'Link Different'

Selling Out and Selling Up Online


Signal and Noise

  • Resurrections: The eight-week membership drive to save Brooklyn-based bulletin board Cafe Los Negroes (cafelosnegroes.com) from extinction ended last week in failure, $3000 short of survival. McLean Greaves, the one-man band behind the 1500-member community for "Afrosomethings" and Latinos, tried to salvage the site by asking for $10,000 in pledge support from the regulars. "It was amazing . . . it was the first time the site had generated cash," wrote MG in an e-mail. "On the other hand, the money we generated was anorexic compared to the uncompressed blobs of loot being bandied about by our non-negroidal counterparts in Silicon Alley." But the best part of the service won't vanish. Greaves has preserved the strongest member forum at digitaldownlow.com. He plans to make it a paying site. . . .
    Joyce Hesselberth

  • Openings: The folks behind the New York Exposition of Short Film and Video and New Media might have a slight problem with outreach to digital artists— only a handful of projects rolled in for selection. But rather than settle for the slim pickings, Kathy Brew, the new media curator for the festival (and head of downtown arts organization Thundergulch), broadened the Expo to include three nonjuried Web sites and one interactive movie. "akaKURDISTAN" (akakurdistan.com) attempts to create a collective testimonial for oppressed Kurds with photographs of unidentified victims and fragmented histories. Another CD-ROM in the show, "Residue" by Elizabeth Sisco, is a meditation on the death of her father. The exhibition is open from December 3 to 5, at the New School, 66 West 12th Street, room 404. A panel salon with the artists— for the digitally inclined, the strongest part of the festival— is Thursday night from 6 to 7:30 pm at Tishman Auditorium. For further info, call 505-7742. . . .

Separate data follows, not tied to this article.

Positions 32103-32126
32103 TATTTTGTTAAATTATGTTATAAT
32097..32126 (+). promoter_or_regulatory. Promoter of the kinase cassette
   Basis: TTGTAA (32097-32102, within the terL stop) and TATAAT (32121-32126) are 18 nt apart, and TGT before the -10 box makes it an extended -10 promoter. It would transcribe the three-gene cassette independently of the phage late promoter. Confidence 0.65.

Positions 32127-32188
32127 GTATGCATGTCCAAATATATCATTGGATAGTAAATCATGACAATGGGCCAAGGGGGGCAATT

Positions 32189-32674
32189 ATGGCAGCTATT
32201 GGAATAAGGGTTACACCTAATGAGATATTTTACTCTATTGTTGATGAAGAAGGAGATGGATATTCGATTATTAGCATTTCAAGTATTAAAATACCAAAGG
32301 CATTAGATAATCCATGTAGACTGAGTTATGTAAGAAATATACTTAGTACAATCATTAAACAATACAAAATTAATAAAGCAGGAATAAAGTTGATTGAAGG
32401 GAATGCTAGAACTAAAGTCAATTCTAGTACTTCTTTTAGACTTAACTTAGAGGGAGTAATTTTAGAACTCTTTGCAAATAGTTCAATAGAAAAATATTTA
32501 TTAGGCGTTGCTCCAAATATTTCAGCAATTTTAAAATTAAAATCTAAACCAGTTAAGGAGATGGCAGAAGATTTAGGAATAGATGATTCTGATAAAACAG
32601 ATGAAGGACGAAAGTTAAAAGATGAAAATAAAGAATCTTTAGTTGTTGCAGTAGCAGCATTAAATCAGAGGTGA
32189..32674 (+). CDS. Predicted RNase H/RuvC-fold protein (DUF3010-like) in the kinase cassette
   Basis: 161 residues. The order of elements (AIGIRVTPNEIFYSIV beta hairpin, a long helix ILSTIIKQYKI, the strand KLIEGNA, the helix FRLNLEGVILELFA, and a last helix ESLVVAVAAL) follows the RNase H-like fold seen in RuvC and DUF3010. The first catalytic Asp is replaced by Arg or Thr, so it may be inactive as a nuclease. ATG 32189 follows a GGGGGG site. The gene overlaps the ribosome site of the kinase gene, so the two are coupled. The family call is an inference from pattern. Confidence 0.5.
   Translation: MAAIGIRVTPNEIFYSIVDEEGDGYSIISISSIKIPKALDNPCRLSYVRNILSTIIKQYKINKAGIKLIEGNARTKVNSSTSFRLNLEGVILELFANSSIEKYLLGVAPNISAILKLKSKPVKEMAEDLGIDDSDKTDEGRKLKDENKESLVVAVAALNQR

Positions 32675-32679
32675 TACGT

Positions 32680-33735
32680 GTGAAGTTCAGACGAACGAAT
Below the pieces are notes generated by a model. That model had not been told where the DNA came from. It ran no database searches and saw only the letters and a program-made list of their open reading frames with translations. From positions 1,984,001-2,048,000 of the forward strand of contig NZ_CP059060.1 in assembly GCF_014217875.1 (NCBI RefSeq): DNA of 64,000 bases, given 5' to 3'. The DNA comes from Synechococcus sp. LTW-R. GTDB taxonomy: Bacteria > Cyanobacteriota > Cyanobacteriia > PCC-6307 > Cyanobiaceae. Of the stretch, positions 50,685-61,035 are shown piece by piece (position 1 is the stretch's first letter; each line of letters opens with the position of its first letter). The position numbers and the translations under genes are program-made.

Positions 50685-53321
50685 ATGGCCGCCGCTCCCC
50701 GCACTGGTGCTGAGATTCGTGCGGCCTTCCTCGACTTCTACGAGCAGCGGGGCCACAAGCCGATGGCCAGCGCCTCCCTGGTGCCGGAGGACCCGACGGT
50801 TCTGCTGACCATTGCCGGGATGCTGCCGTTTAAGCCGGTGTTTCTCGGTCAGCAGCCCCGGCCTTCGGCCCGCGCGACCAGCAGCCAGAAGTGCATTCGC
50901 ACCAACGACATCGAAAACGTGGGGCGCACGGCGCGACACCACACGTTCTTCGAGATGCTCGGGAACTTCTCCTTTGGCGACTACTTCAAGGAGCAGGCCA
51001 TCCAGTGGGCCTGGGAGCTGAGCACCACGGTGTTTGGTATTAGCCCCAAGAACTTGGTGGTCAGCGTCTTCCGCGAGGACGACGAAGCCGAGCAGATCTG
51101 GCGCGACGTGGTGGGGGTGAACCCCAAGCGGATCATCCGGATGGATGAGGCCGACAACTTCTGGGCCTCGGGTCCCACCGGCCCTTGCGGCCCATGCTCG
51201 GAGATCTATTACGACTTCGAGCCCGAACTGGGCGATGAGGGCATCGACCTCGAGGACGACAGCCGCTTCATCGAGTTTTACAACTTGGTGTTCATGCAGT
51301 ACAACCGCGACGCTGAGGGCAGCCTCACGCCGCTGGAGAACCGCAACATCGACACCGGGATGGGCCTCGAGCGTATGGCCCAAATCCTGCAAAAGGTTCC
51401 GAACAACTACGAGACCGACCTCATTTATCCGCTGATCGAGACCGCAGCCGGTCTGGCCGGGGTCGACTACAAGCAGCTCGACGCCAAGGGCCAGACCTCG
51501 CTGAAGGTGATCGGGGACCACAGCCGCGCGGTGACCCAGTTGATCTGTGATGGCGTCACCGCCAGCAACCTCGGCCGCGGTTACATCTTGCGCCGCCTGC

• I'll Meet You at 1,438,750 O'Clock: Mergermania has taken hold, so Swatch decides to merge with . . . time. The company has newly branded "Internet Time" with a watch to go along. The idea is this: the day is divided up into 1000 "Swatch beats," one for every 1 minute 26.4 seconds. "Cyberspace has no seasons and no night and day," Nicholas Negroponte, founder and director of MIT's Media Lab said, in a prefab press release. "Internet Time is absolute time for everybody." It's for a better world where there are "no time zones" and "no geographical borders." What about no overtime?

    e-mail: abunn@villagevoice.com

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